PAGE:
Sierra Leone Q&A with Chad Brown; McPeek chimes in on Real Men Violin; Cox dishes on Ethan Energy and Nash


New Orleans, La (Feb. 16, 2024) – Following a runner-up performance in the 2021 Remsen (G2) at Aqueduct, the Chad Brown-trained Zandon invaded New Orleans for the Risen Star (G2) and crossed the line a hard charging third. After winning the Blue Grass (G1) at Keeneland, Zandon earned the show dough in Kentucky Derby 148. The same path is being followed. What will the future hold?

Thoughts about targeting the Risen Star with Sierra Leone, which is the same path to the Kentucky Derby you followed with Zandon?

“I like the set-up there at the Fair Grounds with the long stretch,” Brown said. “It seems to be a fair enough track. The horses seem to come out of the races doing good. For a horse who comes off the pace like Zandon did, as well as Sierra Leone, I prefer to go on the road to your neck of the woods and not have to navigate through the challenging Gulfstream surface that has a short stretch and can also favor horses in front–it works completely against a horse like this in my experience. I’m very happy to make the trip again. For Zandon, it didn’t quite work out when he didn’t break well, but it did work out well moving forward out of the race and that was the most important objective for why we came to the Risen Star. I’m hoping for a similar campaign with this horse coming out of the race.”

Thoughts about his run in the Remsen, where Dornoch came back on Sierra Leone?

“He made that big sweeping move, so maybe that took a little bit out of him,” Brown explained. “He also looked a little bit inexperienced, starting to lug in a little bit. He opened the door up for another talented horse to come back and enter the race again. The result was disappointing because it looked like he had the race won, but the effort was very encouraging. It was quite impressive that (Sierra Leone) was one of the only horses that closed ground that day. That was very encouraging for a horse making only his second start, his first start around two turns on a sealed front-end track.”

“We let him catch his breath after that, gave him some time to get over it before he shipped south,” Brown continued. “He’s been training super (at Payson Park). He does have a layoff to overcome.  It’s a tough race, there’s some nice horses in there. Particularly Steve’s two that have recency and they look like they’re good horses. Some other horses in the race look like they’re set up for good 3-year-old seasons, too. I like the draw (post 4). I guess the weather is a bit of an issue. He’s handled a wet track before. I’d rather it not be wet and have to prove it again because he has been training on dry tracks very strongly. It is what it is. We’ve already shipped and we’re committed to the race so we’re going to run.”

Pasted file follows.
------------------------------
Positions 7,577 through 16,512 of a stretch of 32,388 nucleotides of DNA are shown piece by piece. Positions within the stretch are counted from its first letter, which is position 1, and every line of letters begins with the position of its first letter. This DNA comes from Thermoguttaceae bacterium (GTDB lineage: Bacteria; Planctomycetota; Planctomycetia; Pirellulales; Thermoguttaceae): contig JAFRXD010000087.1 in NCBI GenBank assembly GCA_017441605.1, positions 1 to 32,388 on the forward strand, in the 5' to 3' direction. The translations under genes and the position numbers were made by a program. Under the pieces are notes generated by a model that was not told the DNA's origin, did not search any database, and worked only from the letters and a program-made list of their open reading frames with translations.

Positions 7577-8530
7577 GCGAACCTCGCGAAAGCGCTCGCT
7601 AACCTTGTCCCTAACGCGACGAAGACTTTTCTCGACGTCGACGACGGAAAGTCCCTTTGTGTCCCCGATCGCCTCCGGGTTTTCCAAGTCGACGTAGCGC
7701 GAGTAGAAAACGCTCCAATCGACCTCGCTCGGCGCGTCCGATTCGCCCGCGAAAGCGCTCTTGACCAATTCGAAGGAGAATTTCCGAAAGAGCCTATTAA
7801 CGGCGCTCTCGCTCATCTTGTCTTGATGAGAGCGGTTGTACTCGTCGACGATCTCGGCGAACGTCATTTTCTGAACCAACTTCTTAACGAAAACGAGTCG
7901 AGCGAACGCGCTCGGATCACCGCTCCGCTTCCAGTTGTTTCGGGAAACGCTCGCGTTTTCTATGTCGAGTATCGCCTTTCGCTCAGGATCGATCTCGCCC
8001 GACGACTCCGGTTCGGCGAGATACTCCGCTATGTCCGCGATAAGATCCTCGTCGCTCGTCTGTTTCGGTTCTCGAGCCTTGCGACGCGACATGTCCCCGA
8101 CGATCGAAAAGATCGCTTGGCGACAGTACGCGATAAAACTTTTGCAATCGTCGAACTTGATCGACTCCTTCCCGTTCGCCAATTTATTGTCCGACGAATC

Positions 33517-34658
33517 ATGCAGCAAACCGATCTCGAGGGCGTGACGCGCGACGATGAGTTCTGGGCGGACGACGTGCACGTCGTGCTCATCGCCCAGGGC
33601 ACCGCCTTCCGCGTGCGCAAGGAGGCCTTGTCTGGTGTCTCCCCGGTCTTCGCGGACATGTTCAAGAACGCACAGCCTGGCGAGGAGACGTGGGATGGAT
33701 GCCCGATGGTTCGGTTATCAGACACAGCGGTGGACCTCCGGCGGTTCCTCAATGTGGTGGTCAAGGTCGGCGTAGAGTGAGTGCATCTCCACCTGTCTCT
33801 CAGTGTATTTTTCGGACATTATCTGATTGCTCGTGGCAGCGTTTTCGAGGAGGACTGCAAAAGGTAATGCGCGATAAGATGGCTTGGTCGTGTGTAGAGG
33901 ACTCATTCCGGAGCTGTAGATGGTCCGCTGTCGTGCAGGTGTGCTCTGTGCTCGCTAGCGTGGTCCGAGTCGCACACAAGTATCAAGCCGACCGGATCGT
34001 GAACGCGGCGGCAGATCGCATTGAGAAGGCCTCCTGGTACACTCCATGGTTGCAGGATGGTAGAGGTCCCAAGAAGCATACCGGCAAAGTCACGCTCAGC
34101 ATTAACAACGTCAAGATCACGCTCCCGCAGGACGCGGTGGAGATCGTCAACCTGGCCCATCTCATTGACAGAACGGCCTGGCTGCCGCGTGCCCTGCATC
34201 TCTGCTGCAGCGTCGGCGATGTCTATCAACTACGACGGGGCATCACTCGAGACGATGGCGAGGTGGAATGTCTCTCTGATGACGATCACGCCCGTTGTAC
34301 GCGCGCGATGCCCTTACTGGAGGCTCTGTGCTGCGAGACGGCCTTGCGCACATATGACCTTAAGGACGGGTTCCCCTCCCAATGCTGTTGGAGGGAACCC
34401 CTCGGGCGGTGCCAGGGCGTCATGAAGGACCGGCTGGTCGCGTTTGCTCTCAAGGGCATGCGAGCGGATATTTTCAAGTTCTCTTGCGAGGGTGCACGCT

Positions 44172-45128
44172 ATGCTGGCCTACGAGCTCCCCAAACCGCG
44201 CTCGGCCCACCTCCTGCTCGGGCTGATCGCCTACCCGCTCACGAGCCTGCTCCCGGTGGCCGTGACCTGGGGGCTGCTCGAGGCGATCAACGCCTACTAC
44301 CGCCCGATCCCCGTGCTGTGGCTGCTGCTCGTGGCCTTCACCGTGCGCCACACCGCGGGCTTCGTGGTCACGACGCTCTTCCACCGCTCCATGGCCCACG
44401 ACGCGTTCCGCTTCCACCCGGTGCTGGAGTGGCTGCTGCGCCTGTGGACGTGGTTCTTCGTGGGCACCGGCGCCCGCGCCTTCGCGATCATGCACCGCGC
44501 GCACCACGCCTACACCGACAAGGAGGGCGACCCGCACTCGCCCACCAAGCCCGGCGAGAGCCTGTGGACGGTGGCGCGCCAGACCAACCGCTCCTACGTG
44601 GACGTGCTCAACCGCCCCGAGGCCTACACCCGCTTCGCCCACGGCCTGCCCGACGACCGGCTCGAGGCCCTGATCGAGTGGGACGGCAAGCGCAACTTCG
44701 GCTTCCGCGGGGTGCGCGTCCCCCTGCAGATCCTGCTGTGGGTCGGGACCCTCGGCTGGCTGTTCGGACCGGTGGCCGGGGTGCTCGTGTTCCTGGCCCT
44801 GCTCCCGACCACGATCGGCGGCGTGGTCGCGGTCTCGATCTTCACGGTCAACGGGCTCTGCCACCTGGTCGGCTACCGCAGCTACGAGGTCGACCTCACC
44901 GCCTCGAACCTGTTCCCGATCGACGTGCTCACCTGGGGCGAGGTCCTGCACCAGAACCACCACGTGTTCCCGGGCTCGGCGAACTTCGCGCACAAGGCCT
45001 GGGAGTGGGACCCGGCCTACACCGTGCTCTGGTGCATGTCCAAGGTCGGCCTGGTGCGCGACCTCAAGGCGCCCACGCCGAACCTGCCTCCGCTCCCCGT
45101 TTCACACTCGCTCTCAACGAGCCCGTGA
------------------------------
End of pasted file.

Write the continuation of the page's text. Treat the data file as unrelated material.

Reasoning behind the timing of putting blinkers on Sierra Leone?

“Exiting the race, I definitely had on my list of objectives over the winter to try to look for some way to improve his focus a bit,” Brown said. “There are two issues with the horse I’ve seen, particularly in the Remsen. He wasn’t engaged early in the race, out of the gate, where he was really far out of position. That’s one thing that works against him in his races.”

“The other area of improvement is in the stretch he wasn’t running straight and leaning in,” Brown continued. “So I rotated around some different equipment between his bit, his blinkers, which ones. I finally settled on a small blinker. I abandoned the different bit in his mouth. He might have a little bit of a funny head carriage, but we’ve never seen him have a steering issue in the mornings. In his debut he was very green in the stretch but he was very manageable for the jockey.”

“In the end I’ve seen in his training that he’s the most focused and consistent at each pole of his work in the equipment you’ll see him in on Saturday,” Brown concluded.

Naming Tyler Gaffalione to ride Sierra Leone in the Risen Star.

“We’ve been using Tyler a lot more,” Brown explained. “My goal here is to get him to the Blue Grass and to the Kentucky Derby, obviously two tracks where Tyler has been the leading rider several years in a row. I feel like with a horse like this, who will potentially see a lot of different areas of both tracks, given his off the space style, I felt with having learned a little bit racing in those races that having a jockey that really knows every inch of the racetrack over there could work in our advantage. We’ve been using (Tyler) on other horses. He’s based in south Florida so he’s had a chance to work with the horse as well. All those things went into my decision to go with him in this race and hopefully to stay with him.”

Ken McPeek, trainer of Real Men Violin (Risen Star)

“We put some tough races together last summer and fall with him and he never missed a beat. We made a decision to back off and just wait for some of these other spring preps. I sent him to Ocala for a period and let him have a little let down there and then we’ve regrouped with him here(Fair Grounds). He’s run head-to-head with Track Phantom so you’d think he fit in there someplace, but it’s a big field and a lot can happen. But look, this is a nice horse and one step of hopefully many and hopefully this race takes us to the Louisiana Derby.”

Brad Cox, trainer of Ethan Energy and Nash (both entered in Race 3 (3YO OC 100k/n1x going 1 1/16 miles on the dirt)

Ethan Energy

“Worked very very well the other morning. Obviously, a little separation between these two having run against each other in the Lecomte. I think he’s going to move forward after that last one.”


“We’re just trying to hit the reset button a little bit with Nash and get him some confidence. It’s a good allowance race–a solid, competitive race. We’re excited to get him one back in the win column.”